No Senate tradition has been more steadfastly maintained than the annual reading of President George Washington’s 1796 Farewell Address. In this letter to “Friends and Citizens,” Washington warned that the forces of geographical sectionalism, political factionalism, and interference by foreign powers in the nation's domestic affairs threatened the stability of the Republic. He urged Americans to subordinate sectional jealousies to common national interests.
The Senate tradition began on February 22, 1862, as a morale-boosting gesture during the darkest days of the Civil War. Citizens of Philadelphia had petitioned Congress to commemorate the forthcoming 130th anniversary of Washington's birth by reading the Address at a joint meeting of both houses. Tennessee Senator Andrew Johnson introduced the petition in the Senate. "In view of the perilous condition of the country," he said, "I think the time has arrived when we should recur back to the days, the times, and the doings of Washington and the patriots of the Revolution, who founded the government under which we live."
Two by two, members of the Senate proceeded to the House Chamber for a joint session. As they moved through Statuary Hall, they passed a display of recently captured Confederate battle flags. President Abraham Lincoln, whose son Willie had died two days earlier, did not attend. But members of his cabinet, the Supreme Court, and high-ranking military officers in full uniform packed the chamber to hear Secretary of the Senate John W. Forney read the Address.
Early in 1888—the centennial year of the Constitution’s ratification—the Senate recalled the ceremony of 1862 and had its presiding officer read the Address on February 22. Within a few years, the Senate made the practice an annual event.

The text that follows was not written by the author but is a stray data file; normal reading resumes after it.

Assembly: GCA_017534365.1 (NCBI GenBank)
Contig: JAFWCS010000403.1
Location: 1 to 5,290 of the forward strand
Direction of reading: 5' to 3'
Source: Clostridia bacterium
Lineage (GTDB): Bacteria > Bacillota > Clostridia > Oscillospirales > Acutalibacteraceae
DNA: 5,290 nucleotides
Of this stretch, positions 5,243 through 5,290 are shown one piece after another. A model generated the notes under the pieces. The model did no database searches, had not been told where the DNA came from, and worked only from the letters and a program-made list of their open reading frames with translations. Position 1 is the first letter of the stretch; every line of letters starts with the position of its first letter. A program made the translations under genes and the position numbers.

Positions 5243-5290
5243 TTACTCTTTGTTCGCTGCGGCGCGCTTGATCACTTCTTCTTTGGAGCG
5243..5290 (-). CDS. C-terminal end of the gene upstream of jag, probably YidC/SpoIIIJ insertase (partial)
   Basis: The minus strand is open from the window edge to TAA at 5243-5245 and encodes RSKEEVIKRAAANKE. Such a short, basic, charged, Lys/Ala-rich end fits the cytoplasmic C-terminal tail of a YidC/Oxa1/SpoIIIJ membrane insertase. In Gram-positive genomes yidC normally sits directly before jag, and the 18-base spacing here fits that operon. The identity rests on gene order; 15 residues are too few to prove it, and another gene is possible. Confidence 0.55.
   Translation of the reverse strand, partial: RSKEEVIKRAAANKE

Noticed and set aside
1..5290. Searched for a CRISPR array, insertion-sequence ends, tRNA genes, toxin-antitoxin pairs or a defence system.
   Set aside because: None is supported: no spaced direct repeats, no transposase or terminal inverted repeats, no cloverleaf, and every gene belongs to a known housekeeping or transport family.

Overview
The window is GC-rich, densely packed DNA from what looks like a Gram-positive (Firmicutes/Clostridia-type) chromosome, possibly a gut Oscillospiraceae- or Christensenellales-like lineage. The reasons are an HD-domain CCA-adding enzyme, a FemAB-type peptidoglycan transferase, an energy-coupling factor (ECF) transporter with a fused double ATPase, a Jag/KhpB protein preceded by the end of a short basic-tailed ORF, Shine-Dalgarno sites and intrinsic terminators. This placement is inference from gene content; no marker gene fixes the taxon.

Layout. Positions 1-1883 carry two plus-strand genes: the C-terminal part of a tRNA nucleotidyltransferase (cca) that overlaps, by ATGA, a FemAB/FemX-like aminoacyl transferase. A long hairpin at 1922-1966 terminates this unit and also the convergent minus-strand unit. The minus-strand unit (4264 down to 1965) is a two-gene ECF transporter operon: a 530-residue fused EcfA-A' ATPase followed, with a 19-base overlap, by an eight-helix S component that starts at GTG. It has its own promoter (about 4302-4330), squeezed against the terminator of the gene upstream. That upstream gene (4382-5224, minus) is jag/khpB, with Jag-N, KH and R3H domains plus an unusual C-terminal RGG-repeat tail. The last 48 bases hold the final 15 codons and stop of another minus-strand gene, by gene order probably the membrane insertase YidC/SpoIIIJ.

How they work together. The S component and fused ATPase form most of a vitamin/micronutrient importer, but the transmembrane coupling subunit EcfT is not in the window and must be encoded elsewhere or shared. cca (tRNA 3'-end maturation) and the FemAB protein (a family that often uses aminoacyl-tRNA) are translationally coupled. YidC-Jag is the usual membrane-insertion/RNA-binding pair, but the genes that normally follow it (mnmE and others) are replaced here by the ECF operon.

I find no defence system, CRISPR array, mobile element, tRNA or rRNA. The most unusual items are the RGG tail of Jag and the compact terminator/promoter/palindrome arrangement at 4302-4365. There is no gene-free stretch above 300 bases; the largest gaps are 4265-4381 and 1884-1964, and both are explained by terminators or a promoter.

Every year since 1896, the Senate has observed Washington's Birthday by selecting one of its members, alternating parties, to read the 7,641-word statement in legislative session. Delivery generally takes about 45 minutes. In 1985, Florida Senator Paula Hawkins tore through the text in a record-setting 39 minutes, while in 1962, West Virginia Senator Jennings Randolph, savoring each word, consumed 68 minutes. At the conclusion of each reading, the appointed senator inscribes his or her name and brief remarks in a black, leather-bound book maintained by the Secretary of the Senate. Early entries in the notebook were typically brief explanations of the practice, accompanied by signature and date. Often, several entries appeared on a single page. In more recent years, entries have grown more elaborate and have included personal stories or comments on contemporary politics and policy. In 1956, Minnesota Senator Hubert Humphrey wrote that every American should study this memorable message. “It gives one a renewed sense of pride in our republic,” he wrote. “It arouses the wholesome and creative emotions of patriotism and love of country.” The book's first entry bears the signature of Ohio Republican Joseph Foraker and is dated February 22, 1900.
President Washington's Farewell Address
Sons of the American Revolution-California Society-Orange County Chapter